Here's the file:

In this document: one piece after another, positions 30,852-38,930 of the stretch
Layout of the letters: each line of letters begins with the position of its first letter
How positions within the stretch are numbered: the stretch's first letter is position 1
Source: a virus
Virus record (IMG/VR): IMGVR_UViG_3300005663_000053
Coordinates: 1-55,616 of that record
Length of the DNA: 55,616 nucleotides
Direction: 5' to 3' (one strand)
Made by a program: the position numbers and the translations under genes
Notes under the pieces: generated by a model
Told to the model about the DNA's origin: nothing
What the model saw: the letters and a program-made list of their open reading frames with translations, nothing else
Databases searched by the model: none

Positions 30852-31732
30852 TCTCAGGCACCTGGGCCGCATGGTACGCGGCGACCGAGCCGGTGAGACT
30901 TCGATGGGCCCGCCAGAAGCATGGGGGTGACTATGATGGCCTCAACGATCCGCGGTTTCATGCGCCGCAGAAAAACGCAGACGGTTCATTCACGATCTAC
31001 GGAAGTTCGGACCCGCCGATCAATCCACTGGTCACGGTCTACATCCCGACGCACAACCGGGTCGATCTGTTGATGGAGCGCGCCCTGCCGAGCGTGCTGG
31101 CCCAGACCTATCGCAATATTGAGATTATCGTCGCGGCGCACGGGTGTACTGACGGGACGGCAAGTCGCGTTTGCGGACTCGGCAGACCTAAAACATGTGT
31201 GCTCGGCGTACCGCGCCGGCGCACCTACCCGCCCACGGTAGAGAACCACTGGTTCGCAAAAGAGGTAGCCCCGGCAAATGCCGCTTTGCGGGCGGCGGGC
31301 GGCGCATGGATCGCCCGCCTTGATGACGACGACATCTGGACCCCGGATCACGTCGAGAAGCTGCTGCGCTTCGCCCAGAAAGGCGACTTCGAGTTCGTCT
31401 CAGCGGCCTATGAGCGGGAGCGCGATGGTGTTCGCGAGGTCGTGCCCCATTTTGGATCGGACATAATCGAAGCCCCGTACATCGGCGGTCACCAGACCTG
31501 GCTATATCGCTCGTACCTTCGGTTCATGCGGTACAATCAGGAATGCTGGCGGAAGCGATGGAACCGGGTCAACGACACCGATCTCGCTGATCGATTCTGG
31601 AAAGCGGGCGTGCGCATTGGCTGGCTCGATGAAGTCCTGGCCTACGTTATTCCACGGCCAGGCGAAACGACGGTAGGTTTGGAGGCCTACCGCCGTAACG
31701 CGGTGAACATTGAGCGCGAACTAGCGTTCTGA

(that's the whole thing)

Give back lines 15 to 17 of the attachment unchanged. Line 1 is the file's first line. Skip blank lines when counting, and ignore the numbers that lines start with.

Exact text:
30852 TCTCAGGCACCTGGGCCGCATGGTACGCGGCGACCGAGCCGGTGAGACT
30901 TCGATGGGCCCGCCAGAAGCATGGGGGTGACTATGATGGCCTCAACGATCCGCGGTTTCATGCGCCGCAGAAAAACGCAGACGGTTCATTCACGATCTAC
31001 GGAAGTTCGGACCCGCCGATCAATCCACTGGTCACGGTCTACATCCCGACGCACAACCGGGTCGATCTGTTGATGGAGCGCGCCCTGCCGAGCGTGCTGG